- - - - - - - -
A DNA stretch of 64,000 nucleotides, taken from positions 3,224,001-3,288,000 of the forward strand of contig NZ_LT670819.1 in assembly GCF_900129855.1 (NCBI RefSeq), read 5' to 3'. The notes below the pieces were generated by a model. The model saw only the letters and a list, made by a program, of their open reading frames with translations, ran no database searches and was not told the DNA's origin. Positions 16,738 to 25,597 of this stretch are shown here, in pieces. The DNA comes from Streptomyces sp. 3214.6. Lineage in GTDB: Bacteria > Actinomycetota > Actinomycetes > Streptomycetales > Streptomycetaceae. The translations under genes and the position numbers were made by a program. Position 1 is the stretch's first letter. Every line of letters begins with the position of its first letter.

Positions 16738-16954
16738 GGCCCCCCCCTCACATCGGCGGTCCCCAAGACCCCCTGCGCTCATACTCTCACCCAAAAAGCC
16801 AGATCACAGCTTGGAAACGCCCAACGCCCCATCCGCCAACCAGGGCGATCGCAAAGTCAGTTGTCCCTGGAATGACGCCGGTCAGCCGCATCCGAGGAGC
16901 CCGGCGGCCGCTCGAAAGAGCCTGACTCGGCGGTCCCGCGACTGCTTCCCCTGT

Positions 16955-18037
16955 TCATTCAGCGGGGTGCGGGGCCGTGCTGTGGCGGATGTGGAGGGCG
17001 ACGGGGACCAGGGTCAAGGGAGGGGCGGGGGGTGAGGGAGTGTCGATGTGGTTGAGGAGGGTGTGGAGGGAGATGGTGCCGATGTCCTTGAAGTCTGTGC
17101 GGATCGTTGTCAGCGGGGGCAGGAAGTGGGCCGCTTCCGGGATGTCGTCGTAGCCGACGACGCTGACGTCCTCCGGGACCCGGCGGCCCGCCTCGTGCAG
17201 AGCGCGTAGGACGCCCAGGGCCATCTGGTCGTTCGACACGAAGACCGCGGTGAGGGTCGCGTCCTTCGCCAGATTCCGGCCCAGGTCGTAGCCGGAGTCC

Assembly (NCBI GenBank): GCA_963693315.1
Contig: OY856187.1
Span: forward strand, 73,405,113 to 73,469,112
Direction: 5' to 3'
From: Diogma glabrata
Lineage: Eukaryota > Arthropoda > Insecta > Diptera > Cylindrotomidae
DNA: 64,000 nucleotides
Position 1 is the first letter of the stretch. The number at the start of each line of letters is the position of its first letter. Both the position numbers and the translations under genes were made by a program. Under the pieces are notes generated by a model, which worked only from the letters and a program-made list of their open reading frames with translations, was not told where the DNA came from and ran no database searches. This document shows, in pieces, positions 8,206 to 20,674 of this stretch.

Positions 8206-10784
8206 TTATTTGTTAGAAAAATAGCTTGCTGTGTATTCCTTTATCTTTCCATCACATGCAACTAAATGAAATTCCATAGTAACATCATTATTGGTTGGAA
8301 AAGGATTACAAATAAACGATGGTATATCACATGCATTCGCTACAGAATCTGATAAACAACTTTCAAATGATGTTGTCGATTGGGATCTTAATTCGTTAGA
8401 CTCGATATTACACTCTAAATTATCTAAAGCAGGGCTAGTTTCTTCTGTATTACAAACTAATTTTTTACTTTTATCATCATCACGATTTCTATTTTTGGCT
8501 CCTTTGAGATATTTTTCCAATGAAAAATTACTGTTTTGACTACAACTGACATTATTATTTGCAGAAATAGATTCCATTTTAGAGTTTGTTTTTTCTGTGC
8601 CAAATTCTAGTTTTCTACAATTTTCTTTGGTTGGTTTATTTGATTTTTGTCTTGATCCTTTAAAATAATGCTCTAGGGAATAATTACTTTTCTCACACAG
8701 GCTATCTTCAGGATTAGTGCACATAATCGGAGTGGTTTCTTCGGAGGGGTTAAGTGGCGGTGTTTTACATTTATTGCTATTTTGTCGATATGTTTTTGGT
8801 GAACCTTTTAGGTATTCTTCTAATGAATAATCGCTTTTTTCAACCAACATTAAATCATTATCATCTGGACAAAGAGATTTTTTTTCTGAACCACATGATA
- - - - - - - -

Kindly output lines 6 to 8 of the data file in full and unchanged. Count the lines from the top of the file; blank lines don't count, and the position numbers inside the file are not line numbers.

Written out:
Positions 16955-18037
16955 TCATTCAGCGGGGTGCGGGGCCGTGCTGTGGCGGATGTGGAGGGCG
17001 ACGGGGACCAGGGTCAAGGGAGGGGCGGGGGGTGAGGGAGTGTCGATGTGGTTGAGGAGGGTGTGGAGGGAGATGGTGCCGATGTCCTTGAAGTCTGTGC